D5. You must respect your patients’ rights to privacy and confidentiality, and maintain and protect patient information effectively.

Confidentiality

  1. Maintaining patient confidentiality includes:
    1. keeping confidential your patients’ identities and other personal information, and any opinions you form about them in the course of your work
    2. ensuring that your staff or anyone else attending your clinic in a professional capacity (for example, students of osteopathy, potential students or peers) keep such information confidential
    3. ensuring that the information is kept confidential even after the death of a patient
    4. not releasing medical details or information about the care of a patient to anyone – or discussing such information with anyone – including their spouse, partner or other family members, unless you have the patient’s consent to do so (see standard D5(7) and standard D5(8) below)
    5. taking appropriate measures to ensure that that such information is securely protected against loss, theft and improper disclosure.
  2. Patients are entitled to obtain copies of their notes and, if such a request is made, you must comply with this in accordance with relevant legislation and good practice.
  3. Management of patient information

  4. You should have adequate and secure methods for storing patient information and records. Patient records should be kept:
    1. for a minimum of eight years after their last consultation
    2. if the patient is a child, until their 25th birthday.
  5. You should have a written policy regarding retention, transfer and disposal of patient information and records, which should include whether it is your practice to retain them beyond eight years, or, in the case of a child, beyond their 25th birthday. Your patients should be made aware of this.
  6. You should make arrangements for records to continue to be kept safely after you finish practising, or in the event of your death or incapacity. Patients should know how they can access their records in such circumstances.
  7. You must comply with the law on data protection and associated legislation. For further information on data protection, please refer to the website of the UK Information Commissioner’s Office.
  8. Disclosure of confidential information

  9. There may be times when you want to ask your patient if they (or someone on their behalf) will give consent for you to disclose confidential information about them; for example, if you need to share information with another healthcare professional. In that case, you should:
    1. explain to the patient the circumstances in which you wish to disclose the information, and make sure they understand what you will be disclosing, the person you will be disclosing it to, the reasons for its disclosure, and the likely consequences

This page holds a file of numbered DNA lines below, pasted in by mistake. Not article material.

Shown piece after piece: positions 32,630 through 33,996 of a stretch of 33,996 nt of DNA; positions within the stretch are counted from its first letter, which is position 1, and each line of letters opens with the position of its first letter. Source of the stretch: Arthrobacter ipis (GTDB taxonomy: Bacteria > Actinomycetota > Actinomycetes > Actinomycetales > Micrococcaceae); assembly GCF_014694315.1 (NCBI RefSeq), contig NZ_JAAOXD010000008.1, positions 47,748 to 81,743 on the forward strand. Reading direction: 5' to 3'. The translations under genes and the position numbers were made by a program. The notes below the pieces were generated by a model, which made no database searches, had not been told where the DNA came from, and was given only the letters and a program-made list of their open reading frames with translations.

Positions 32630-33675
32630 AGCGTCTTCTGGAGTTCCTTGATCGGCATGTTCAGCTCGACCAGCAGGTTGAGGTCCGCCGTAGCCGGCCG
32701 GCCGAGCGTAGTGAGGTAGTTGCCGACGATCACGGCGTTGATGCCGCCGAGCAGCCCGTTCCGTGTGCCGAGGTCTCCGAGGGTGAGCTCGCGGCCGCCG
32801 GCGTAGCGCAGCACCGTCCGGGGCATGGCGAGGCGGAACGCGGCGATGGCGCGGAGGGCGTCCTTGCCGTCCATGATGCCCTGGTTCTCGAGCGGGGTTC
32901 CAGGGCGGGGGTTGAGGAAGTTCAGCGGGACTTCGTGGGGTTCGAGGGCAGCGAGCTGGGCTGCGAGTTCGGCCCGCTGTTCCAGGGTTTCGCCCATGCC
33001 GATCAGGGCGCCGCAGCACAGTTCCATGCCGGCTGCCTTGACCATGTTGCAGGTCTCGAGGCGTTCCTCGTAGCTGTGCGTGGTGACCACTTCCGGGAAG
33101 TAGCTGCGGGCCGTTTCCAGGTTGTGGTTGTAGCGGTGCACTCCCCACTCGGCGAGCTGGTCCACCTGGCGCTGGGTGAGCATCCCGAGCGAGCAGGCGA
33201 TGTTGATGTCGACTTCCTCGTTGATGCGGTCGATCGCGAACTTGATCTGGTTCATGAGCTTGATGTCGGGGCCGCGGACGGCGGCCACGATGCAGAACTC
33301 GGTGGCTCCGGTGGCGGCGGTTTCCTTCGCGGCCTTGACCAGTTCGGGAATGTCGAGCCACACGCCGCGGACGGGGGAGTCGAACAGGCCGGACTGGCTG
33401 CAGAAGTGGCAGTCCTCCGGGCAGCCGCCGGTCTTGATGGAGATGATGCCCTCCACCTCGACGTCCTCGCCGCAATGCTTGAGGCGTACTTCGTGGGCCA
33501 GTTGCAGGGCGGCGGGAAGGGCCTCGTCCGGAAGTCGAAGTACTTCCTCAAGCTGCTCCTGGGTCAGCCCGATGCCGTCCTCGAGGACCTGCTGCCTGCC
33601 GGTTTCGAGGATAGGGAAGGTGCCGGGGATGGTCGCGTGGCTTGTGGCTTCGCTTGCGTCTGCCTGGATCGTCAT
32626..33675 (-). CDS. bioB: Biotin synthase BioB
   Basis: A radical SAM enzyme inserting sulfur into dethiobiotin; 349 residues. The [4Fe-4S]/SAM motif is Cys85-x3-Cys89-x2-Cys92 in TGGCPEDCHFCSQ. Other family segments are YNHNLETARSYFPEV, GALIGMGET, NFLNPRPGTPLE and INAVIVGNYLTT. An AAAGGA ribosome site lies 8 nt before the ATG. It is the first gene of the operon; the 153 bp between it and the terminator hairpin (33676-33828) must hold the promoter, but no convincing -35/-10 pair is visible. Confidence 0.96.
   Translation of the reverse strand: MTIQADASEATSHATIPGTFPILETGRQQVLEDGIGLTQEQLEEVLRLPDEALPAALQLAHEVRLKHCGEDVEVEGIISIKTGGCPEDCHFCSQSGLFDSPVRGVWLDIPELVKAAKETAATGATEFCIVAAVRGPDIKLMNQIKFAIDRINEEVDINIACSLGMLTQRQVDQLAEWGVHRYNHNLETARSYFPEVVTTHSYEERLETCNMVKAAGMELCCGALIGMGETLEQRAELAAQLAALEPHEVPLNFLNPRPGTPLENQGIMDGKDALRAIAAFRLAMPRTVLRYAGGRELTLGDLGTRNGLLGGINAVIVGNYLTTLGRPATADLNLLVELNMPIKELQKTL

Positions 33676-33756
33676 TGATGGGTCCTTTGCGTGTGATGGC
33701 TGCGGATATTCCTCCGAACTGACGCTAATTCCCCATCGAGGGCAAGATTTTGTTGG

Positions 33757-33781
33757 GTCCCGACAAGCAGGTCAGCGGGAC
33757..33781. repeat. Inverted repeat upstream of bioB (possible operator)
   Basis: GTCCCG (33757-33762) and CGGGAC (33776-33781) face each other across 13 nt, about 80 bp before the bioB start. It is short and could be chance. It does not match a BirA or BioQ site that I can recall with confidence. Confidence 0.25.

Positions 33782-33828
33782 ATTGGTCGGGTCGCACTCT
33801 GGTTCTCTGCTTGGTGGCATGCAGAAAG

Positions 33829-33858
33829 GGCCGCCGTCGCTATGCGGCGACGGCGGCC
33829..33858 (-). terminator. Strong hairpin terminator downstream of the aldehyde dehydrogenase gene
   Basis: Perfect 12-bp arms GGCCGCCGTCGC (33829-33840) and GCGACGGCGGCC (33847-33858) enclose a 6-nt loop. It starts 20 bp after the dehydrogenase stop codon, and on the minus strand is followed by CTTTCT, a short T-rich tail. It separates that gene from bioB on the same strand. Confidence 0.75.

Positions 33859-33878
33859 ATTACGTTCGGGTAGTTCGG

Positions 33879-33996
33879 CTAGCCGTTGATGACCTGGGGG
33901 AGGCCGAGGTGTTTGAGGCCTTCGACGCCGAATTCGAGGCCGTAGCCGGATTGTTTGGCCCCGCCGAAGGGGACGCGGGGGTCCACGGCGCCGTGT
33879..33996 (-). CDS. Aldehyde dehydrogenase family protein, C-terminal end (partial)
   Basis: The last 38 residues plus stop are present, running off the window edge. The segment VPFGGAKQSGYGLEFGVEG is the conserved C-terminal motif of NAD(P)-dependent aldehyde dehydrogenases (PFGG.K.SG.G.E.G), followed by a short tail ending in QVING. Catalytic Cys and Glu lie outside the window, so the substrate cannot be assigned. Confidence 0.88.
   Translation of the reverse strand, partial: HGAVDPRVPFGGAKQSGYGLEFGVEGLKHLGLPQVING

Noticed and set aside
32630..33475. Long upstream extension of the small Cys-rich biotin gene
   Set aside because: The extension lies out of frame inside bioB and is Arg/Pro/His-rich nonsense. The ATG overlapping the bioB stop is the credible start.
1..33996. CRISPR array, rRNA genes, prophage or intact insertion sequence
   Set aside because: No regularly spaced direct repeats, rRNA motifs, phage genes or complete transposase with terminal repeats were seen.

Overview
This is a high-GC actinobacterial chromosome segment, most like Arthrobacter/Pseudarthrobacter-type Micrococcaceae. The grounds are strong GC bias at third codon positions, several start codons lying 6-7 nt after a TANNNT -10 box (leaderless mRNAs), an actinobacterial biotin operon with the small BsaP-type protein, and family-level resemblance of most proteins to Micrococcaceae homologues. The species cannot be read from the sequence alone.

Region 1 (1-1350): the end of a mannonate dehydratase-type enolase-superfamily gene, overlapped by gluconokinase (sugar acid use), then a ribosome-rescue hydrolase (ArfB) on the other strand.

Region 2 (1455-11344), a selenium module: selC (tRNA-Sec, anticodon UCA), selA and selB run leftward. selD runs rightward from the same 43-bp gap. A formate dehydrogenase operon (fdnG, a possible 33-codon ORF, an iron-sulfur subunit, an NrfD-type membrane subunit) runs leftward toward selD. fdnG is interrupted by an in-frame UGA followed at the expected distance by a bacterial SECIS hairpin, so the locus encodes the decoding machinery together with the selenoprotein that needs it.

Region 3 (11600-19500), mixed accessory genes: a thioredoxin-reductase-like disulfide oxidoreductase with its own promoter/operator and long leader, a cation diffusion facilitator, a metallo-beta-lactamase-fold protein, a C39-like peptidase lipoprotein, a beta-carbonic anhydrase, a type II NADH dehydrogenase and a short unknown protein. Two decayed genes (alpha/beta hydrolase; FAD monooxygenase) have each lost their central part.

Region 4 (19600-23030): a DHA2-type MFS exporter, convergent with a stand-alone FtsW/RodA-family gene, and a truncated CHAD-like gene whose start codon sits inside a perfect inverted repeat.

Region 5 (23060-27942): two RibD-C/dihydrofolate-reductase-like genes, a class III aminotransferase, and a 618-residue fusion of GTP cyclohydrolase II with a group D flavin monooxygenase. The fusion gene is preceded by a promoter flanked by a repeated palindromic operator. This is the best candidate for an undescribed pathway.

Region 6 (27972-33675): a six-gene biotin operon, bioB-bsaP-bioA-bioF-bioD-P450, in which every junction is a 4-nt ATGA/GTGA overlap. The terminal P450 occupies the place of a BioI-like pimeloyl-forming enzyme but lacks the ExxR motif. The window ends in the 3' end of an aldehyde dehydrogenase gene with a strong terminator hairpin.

2. allow them to withhold permission if they wish
    3. if they agree, ask them to provide their consent in writing or to sign a consent form
    4. advise anyone to whom you disclose information that they must respect the patient’s confidentiality
    5. disclose only the information you need to (for example, does the recipient need to see the patient’s entire medical history?).
  10. Disclosure of confidential information without consent

  11. In general, you should not disclose confidential information about a patient without their consent; however, there may be circumstances in which you are obliged to do so. Such circumstances might include:
    1. if you are compelled to do so by order of a court or other legal authority. You should only disclose the information you are required to under that order.
    2. if it is necessary in the public interest. In this case, your duty to society overrides your duty to your patient. This might happen when a patient puts themselves or others at serious risk; for example, by the possibility of infection, or a violent or serious criminal act.

    3. if it is necessary, in the interests of the patient’s health, to share the information with their medical adviser, legal guardian or close relatives, and the patient is incapable of giving consent.
  12. In any such circumstances, you are strongly advised to seek appropriate legal advice.
  13. If you need to disclose information without your patient’s consent, you should inform the patient, unless you are specifically prohibited from doing so (for example, in a criminal investigation), or there is another good reason not to (for example, where a patient may become violent).
  14. Any disclosures of information should be proportionate and limited to the relevant details.
  15. If a patient is not informed before disclosure of confidential information takes place, you should record the reasons why it was not possible to do so and maintain this with the patient’s records.